Washington and Lee University School of Law Summer Associate Blog
Law students write about their experiences as summer associates at a variety of organizations. While the students represent only one law school, the blog still provides a look at the daily activities of a summer associate at many interesting placements.
Abrams, Lisa L. The Official Guide to Legal Specialties: An Insider's Guide to Every Major Practice Area. Orlando, Fla.: Harcourt Legal and ProfessionalPublications, 2000.
Thirty areas of practice, including international law, are described, based on the author's interviews with practitioners and experts in the selected specialties. Each practice area is defined by a set of issues, including: where attorneys in that practice area work, who the clients are, what types of cases are typical, what an average work day is like, how people generally enter the field, what skills are most important, what law school classes and training are recommended, and what is rewarding about that type of practice. The chapter on international law addresses these issues through the experiences of one corporate counsel and two firm attorneys.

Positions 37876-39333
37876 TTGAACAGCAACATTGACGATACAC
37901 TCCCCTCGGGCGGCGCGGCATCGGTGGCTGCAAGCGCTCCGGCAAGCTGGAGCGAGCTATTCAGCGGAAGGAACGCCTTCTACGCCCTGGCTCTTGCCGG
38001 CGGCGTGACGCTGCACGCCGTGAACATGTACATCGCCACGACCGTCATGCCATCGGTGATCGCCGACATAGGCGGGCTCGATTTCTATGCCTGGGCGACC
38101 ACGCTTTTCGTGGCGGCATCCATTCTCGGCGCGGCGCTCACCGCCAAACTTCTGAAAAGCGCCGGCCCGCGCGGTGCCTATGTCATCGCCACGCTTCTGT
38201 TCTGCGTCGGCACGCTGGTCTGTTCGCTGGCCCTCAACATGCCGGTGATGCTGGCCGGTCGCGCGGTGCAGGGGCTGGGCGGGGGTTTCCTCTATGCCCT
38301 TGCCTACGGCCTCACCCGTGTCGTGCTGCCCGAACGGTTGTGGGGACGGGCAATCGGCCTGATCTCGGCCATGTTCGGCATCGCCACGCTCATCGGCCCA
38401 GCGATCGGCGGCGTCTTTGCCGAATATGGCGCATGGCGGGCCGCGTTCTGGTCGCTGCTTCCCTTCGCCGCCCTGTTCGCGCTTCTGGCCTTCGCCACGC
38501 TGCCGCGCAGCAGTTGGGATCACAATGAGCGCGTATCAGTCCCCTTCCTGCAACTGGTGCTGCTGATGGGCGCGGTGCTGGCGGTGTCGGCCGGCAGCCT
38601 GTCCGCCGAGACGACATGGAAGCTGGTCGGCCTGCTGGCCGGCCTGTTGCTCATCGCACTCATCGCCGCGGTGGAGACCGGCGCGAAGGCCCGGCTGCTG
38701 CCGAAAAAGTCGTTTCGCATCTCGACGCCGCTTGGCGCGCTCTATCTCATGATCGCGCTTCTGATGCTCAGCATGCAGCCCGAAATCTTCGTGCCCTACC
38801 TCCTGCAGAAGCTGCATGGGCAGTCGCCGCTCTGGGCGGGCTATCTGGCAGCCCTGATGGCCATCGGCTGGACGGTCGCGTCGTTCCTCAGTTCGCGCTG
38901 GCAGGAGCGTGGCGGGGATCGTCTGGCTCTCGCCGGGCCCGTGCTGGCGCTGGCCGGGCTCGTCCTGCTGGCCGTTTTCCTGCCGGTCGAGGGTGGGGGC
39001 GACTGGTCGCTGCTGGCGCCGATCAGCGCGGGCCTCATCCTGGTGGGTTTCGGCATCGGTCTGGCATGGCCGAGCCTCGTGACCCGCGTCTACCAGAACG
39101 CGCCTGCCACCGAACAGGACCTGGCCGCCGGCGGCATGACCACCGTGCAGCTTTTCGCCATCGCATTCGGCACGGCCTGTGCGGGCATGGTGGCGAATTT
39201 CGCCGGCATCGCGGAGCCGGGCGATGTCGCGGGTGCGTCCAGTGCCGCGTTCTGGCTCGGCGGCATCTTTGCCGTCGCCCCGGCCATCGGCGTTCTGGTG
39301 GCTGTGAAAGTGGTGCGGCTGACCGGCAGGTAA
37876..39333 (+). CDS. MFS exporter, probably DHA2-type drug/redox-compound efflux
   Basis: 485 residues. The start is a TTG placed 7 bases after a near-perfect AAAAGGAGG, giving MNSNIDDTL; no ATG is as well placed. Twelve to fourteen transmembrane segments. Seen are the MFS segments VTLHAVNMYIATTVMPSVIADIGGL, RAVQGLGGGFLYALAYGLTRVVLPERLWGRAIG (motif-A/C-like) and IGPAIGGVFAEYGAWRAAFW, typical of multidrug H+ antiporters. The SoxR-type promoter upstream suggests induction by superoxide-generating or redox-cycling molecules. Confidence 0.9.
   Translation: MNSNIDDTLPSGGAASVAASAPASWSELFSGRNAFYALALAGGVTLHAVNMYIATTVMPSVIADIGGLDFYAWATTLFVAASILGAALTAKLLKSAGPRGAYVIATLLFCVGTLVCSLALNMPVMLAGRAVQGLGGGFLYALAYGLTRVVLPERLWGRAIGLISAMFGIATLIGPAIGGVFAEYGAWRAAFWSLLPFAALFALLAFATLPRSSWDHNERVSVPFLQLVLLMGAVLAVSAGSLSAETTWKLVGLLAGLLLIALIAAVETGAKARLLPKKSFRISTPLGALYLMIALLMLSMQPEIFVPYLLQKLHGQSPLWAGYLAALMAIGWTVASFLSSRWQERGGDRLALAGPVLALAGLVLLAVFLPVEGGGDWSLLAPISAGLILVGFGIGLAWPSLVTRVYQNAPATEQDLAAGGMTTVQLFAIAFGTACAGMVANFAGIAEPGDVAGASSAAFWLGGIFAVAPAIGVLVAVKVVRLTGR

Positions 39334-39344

ASIL's Careers in International Law: Your Indispensable Guide to Career Paths and Internships in International Law. 1999–2000 ed. Washington, D.C.:American Society of International Law, 1999.